Why do you need automatic, military grade weapons? I just don't get it, I just now a lot of parents and siblings will go on without their children.



    Quote:
    ...in todays world with access to the knowledge to make incendiaries...wouldn't the whackos just switch to this? Or get their guns illegally? The issue is more I think...how has the mentality that has led to things like this come about.



    Quote:
    How do we treat the disease and not the symptoms?


But one could take that a bit further. Why is the US this way in the first place? We have about 4% of the world's population but just shy of half of the world's privately owned guns.

That in and of itself makes it easier for those illegal gun deals to happen. Access is pretty much prime in the US compared to anywhere else.

For that matter, why are guns so romanticized by such a vocal group? If somebody wants a gun to protect themselves than fine, but why do we find it acceptable in public discourse that the Second Amendment is a blanket Amendment to support insurrection to overthrow the government. Particularly when that was never the reality or the intention.

I am pretty convinced that nothing can be done at this point at any rate that would get any realistic traction in the US. Apparently we accept that kids dying is just normal. And who cares about adults?


Preventing some individuals with problems from owning guns may be one area (this path was started to go down by Obama but Trump undid the executive action), bump stock ban did not go anywhere, folks on the no fly list cannot fly and do other things but can access a gun, the background check system we have needs to be overhauled to be more comprehensive and not let as many through the cracks.

Nothing, given how many guns are already present, will stop all gun crime, but much much more can be done to reduce the numbers.


I am not sure I buy into the tool argument completely. A gun is a tool, like a knife. But it is easier to do more harm with a gun than a knife. Easier to kill oneself or accidentally kill somebody. A knife has numerous intended uses other than stabbing somebody but guns are primarily there (based on proponents claims) to protect individuals, stop bad guys or similar things. Target shooting aside.

Even intimidation with a gun is the threat of violence. We should treat guns differently and do much more to push responsible gun ownership. We do not know what really does that either. And that is pathetic at this point.


It is like most politicians are just happy to scede the debate to the NRA and be done with it. Ignoring that the NRA is not a good source for the history of gun rights either. Their ideas are actually quite scary and hinge mostly on scaring people. At least from what I can tell from the speeches I hear. I would much prefer them doing more to help official agencies to do more to make gun ownership safer with training and the like. At least it is something. Not the lone hero facades they want to paint.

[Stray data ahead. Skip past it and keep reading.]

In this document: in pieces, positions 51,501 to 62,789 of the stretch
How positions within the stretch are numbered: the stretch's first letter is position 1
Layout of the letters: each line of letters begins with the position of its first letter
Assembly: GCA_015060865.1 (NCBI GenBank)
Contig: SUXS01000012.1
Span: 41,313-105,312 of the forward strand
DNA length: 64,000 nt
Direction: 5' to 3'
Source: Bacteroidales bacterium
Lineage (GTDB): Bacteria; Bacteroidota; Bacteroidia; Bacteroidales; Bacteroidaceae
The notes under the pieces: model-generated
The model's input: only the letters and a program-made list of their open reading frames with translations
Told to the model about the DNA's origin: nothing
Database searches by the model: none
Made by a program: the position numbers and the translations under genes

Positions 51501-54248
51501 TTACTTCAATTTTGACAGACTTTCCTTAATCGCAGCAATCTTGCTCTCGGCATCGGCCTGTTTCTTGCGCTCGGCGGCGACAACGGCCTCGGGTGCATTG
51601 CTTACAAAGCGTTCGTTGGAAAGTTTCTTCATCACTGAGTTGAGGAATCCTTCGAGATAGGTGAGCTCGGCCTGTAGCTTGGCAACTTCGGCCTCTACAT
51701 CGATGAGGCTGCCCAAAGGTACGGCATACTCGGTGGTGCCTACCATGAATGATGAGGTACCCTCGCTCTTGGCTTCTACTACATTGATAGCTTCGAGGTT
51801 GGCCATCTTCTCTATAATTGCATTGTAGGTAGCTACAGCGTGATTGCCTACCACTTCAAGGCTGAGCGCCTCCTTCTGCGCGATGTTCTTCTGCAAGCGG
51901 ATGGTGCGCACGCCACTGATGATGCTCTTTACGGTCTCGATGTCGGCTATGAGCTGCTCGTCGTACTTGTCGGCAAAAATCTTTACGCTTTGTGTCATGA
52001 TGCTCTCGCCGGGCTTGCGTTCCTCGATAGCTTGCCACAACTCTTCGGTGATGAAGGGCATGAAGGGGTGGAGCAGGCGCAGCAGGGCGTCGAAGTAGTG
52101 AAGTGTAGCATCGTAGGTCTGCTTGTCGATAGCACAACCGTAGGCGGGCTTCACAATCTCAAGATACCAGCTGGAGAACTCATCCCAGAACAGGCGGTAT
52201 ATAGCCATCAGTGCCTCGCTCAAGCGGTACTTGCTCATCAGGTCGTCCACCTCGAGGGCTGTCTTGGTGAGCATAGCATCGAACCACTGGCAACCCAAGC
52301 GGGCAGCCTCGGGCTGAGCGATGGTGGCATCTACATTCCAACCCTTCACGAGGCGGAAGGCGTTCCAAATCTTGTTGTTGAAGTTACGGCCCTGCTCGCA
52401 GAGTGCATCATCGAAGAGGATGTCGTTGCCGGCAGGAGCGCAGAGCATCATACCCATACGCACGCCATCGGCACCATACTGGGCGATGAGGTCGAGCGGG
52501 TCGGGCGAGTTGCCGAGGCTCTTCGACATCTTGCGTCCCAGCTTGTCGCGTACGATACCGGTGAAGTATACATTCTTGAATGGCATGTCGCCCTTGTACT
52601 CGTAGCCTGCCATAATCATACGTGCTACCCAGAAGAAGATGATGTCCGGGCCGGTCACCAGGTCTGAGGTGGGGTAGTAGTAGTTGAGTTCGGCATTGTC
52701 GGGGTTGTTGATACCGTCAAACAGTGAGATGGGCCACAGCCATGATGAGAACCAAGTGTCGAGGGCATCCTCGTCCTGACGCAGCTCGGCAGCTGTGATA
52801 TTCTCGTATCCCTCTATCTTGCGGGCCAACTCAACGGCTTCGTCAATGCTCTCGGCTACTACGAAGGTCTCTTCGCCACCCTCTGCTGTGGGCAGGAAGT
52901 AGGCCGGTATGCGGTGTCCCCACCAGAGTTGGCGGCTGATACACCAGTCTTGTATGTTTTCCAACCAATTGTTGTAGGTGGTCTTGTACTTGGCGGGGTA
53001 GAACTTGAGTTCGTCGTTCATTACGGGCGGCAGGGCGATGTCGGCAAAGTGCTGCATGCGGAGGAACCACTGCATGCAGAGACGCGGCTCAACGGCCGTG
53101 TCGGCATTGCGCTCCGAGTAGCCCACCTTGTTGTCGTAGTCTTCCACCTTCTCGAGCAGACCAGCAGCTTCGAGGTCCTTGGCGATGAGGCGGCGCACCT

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bd2999


Member Since: Sat May 17, 2008
Posts: 14,937


And this has become more common overtime, particularly the 90's onwards. It is not a good look at all.

And to me most of it is based on nothing but outright fear of things that have never occurred.




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bd2999


Member Since: Sat May 17, 2008
Posts: 14,937


Bingo, although restricting access does not do much against the guns already out there but more should be done to restrict gun ownership for some people in my view.

Have you been in trouble for domestic violence? Probably should not have a gun. And other similar things. People are more likely to kill in certain situations and some crimes are more likely to occur if other things occur. Does not mean that they will, but to me the person violated the law and should have some period of time before those rights are fully restored.

We do it happily with voting for some groups of people. And in some states like Florida the hoops people need to go through to get their ability to vote back is a bit crazy. I figure there are reasonable numbers there.

And conviction of certain violent crimes, if they let the person out of jail, should prevent the ownership of guns in the first place.




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bd2999


Member Since: Sat May 17, 2008
Posts: 14,937


I would be for that, but probably would add additional restrictions based on mental status (this one is hard based on a few things), prevent those on the no-fly list or terrorist watch lists or certain other individuals, expand background checks and make it more comprehensive.

I do agree, but good luck, that gun ownership should be limited to some degree. Part of the problem is the sheer number of guns available.




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bd2999


Member Since: Sat May 17, 2008
Posts: 14,937


We do not know much about the shooter at this point other than that he seems to have been a gun sort of enthusiast that sounded like he had a past of mental health and behavioral problems.